Franki Kohler, Sunflower Scrap I, 12" x 12", 2012, For SaleArts Guild of Sonoma

140 E. Napa St, Sonoma, CA 95476

Open Wed-Mon, 11 a.m.-5 p.m.

Artist Reception: Friday, December 5th, 6 – 8 p.m.

I hope to see you there!




1000 Quilt Inspirations Update

In early March I learned that my work will be a part of 1000 Quilt Inspirations, edited by Sandra Sider and published by Quatro Publishing Group USA.

1000 Quilt Inspirations, Book Cover The book is scheduled for release February 2015. Part of the publisher’s teaser reads:

As one of the core, traditional crafts, quilting is enjoyed by countless enthusiasts around the world – and its popularity is only growing. This collection of one thousand quilt details builds upon this interest, showcasing some of today’s most innovative and beautiful work.

I have no idea which work or works I submitted will appear in the book so I’ll be interested to receive a copy next year.

SAQA Auction 2014

Each year Studio Art Quilt Associates (SAQA) holds an on-line auction as a fund-raiser. Members of SAQA donate a 12″ x 12″ art quilt for the auction and purchases help to increase the recognition of art quilts and the artists who make them while supporting SAQA’s exhibitions, publications, and education outreach. Thanks to donors and bidders in 2013, the Benefit Auction raised over $65,000!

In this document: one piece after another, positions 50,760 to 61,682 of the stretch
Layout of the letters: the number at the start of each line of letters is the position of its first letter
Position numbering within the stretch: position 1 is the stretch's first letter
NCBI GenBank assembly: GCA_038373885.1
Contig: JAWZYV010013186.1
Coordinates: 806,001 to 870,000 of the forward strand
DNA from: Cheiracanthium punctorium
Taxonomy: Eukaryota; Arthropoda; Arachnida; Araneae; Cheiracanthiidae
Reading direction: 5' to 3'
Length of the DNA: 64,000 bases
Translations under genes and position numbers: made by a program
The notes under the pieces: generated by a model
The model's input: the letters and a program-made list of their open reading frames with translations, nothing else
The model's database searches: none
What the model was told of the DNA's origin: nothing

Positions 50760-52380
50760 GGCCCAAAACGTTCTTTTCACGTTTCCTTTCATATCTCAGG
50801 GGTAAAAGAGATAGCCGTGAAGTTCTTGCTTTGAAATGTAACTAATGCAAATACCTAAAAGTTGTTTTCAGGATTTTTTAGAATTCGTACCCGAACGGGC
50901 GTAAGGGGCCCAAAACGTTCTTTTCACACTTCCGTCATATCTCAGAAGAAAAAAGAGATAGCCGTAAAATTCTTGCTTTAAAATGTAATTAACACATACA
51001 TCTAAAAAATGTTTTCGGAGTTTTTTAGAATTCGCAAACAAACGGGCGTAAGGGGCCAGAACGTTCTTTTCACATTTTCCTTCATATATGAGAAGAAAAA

This year I was the very lucky bidder on two quilts. I’m so excited to share them here.

Here is Sing Praise by Suzanne Kistler. Click on image for a larger view.

Sing Praise by Suzanne Kistler, 12" x 12"Be sure to click on the image for that larger view where you’ll be able to see the details! Frankly, the image on the auction page didn’t reveal the wonderful scattering of beads on this art quilt. What a nice surprise it was to see this piece up close!

Sing Praise, detail 2This art quilt has a machine-pieced background, hand appliqued/hand embroidered bird. The beak, feet, outline and contour of the wing are all hand embroidered. A very nice touch. It is machine quilted and hand beaded.

Sing Praise,detail 1The back was clearly thought out and coordinates nicely with the design on the front. Notice how the quilting of the bird pops out.